SEA EXPLOITATION LAW
The Mongolia Sea Exploitation Law came into force on 28 May 1999.
The law includes provisions for the authority to promulgate and administer regulations pertaining to the operations of a ship registry and the compliance of all IMO Convention's requirements, which Mongolia is a party to.
Such as the issuing of surveyor's licenses, COE, DCE certificates, implementing of penalties, documentation, and identification of vessels, radio requirements, vessel safety, rules for navigation, duties of master and other issues relating to ships flying the Mongolian flag.
This Regulation has been approved by the Mongolian's Parliament on 8 Jan 2003 and is issued by the Mongolia Ship Registry.
It covers records to be kept by the Mongolia Ship Registry (such as COE, DCE, Trading Certificates, merchant marine personnel), and other issues such as the safety of ships, penalties, documentation and identification of vessels, general radio requirements, marine safety inspection, marine casualties, reporting, manning requirements, shipping registration requirements and mortgage procedures and conditions reinforcing the requirements of Mongolia statutory instruments.
Until 1990, the Mongolian economic developments were directed by a series of Soviet-style central plans. In the late 80s and early 90s, the Mongolian people changed the path of development with the first multi-party election in 1990. In 1992, the new democratic constitution was enacted.d.
MERCHANT SHIPPING (Certification and Manning) RULES
The Merchant Shipping (Certification & Manning) Rules consist of 16 Parts. The Rules have been developed pursuant to Section 9 of the Mongolia Merchant Shipping (Ship Registration) Regulations, mainly detailing Mongolia compliance with STCW95 Convention.
The Rules cover manning requirements, fraud, forgery and misrepresentation in certifications and documentation, responsibilities of ship owners, medical fitness requirements, investigations, minimum training requirements in order to serve on Mongolian ships, duties in watch keeping and miscellaneous issues that deal with ship operations.
The document(with annexes listed below) is available for download here.
Annex 1 Certificate of Recognition/Endorsement
Dangerous Cargoes Endorsement Certificate
Exemption / Dispensation Certificate
Annex 2 Mongolia Manning Scale
Annex 3 Table of Qualification under Chapter V/2 and V/3
Annex 4 Records Kept by Director (COE, DCE, Dispensation, Medical, Seaman's Identification Book)
Annex 5 Medical Form and Doctor's Declaration
Annex 6 Watch Keeping on Mongolia Vessels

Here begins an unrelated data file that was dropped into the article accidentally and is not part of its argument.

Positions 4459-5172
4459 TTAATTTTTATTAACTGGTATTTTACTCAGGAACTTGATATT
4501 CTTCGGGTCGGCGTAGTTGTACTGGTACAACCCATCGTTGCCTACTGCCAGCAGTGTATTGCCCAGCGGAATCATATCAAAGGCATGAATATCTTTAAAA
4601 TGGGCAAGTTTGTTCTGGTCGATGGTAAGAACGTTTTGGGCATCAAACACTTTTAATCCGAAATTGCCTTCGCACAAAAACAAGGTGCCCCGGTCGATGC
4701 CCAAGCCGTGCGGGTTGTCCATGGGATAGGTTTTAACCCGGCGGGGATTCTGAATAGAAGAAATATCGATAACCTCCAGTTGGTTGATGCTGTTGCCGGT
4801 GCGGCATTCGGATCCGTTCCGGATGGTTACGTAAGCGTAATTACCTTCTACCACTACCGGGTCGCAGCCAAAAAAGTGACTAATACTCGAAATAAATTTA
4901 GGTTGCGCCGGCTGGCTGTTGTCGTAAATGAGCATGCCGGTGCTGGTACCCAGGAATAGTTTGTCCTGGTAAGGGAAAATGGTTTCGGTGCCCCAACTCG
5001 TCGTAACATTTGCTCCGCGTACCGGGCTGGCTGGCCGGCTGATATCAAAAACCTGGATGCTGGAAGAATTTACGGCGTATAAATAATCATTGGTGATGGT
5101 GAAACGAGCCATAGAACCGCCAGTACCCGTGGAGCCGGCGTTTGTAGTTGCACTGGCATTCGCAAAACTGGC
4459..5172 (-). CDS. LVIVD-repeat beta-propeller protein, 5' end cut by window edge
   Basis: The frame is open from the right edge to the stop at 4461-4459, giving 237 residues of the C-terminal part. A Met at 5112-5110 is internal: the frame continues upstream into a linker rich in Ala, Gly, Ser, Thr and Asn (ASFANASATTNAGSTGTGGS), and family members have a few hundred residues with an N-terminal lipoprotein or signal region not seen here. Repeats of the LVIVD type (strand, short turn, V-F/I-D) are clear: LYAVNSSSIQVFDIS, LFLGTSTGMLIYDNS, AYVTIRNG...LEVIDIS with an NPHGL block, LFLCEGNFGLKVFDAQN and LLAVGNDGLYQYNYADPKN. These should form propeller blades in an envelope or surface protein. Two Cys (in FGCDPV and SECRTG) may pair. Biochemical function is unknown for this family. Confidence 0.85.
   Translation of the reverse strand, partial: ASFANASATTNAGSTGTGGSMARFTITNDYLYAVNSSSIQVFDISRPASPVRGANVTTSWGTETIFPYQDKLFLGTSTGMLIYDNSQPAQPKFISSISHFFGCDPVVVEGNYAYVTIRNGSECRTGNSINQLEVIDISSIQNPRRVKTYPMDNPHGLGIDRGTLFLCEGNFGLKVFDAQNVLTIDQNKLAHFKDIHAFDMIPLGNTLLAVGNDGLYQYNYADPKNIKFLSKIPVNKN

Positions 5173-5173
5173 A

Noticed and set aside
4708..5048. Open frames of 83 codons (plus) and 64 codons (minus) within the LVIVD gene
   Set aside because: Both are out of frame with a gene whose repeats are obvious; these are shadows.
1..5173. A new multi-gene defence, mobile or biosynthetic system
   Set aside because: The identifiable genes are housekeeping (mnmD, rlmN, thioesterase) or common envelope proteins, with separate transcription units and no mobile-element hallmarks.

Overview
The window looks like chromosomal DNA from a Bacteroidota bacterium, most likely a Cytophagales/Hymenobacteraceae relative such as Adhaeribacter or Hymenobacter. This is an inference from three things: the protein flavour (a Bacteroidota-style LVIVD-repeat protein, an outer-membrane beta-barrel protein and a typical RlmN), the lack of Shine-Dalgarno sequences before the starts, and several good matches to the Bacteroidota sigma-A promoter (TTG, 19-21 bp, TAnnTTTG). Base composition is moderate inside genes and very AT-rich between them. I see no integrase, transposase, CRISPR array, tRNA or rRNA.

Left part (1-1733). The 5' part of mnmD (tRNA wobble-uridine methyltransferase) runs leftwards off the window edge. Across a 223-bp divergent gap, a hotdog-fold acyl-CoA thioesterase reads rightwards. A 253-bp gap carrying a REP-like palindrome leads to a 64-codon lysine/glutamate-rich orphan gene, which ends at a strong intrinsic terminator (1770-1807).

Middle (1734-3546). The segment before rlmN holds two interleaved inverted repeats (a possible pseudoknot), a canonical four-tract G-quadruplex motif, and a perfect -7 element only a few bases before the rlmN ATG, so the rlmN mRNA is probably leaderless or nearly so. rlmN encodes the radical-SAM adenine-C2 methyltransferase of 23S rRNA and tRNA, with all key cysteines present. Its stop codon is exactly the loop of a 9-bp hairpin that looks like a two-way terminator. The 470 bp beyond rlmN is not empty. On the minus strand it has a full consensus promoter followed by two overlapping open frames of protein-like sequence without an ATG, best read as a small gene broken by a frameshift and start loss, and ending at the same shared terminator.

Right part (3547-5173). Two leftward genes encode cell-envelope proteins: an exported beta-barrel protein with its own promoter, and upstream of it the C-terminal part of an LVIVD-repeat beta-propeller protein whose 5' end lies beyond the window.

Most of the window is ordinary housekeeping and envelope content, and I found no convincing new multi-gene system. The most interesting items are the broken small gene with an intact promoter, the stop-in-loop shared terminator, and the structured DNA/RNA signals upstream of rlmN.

Mongolia's economic activity depends largely on agriculture, the breeding of livestock and mining of extensive mineral deposits of copper, coal, molybdenum, tin, tungsten, and gold.
Mongolia Marine circulars are issued and updated regularly to inform the shipping communities of Mongolia Ship Registry's Policy and national requirements pertaining to marine safety issues and other related matters as a supplement to that which, are not otherwise addressed in details by the Mongolia Maritime Regulations, rules and Sea Exploitation Law.
The list shown below is Mongolia Ship Registry (MSR) marine circulars (You can download relevant document).
International Maritime Organization (IMO) Conventions
Mongolia is a party to the following IMO Conventions:
- Convention on the International Maritime Organization, as amended (IMO 48)
- International Convention for the Safety of Life at Sea 1974, as amended (SOLAS 74)
- International Convention on Load Lines, 1966, as amended (LOADLINES 66)
- International Convention on Tonnage Measurement of Ships, 1969 (TONNAGE 69)
- Convention on the International Regulations for Preventing Collisions at Sea, 1972 (COLREG 72)
- International Convention on Standards of Training, Certification and Watch keeping for Seafarers, 1978, as amended (STCW 95)
- International Convention for the Prevention of Pollution from Ships, 1973, as modified by the Protocol of 1978 relating thereto
(Annex I to Annex VI) (MARPOL 73/78)
- International Convention on Civil Liability for Oil Pollution Damage, 1969 (CLC 69)
- Convention for the Suppression of Unlawful Acts against the Safety of Maritime Navigation, 1988 (SUA 1988)
Ships flying the Mongolia Flag must comply with the requirements of the Mongolian Maritime Legislation. They govern the operational needs of Mongolia ships and International Conventions requirements which all Mongolian ships must comply.
- Mongolia Sea Exploitation Law
- Regulations for registration of ships in the ship registry of Mongolia
- Mongolia Merchant Shipping (Certification & Manning) Rules
- Mongolia Marine Circulars
Often known as the "land of the Blue Sky" Mongolia stirs visions of the untamed and exotic ?Genghis Khan, the Gobi Desert and wild horses galloping across vast expanses of the steppes.
FORMS & DOCUMENTS
Mongolia Ship Registry Partner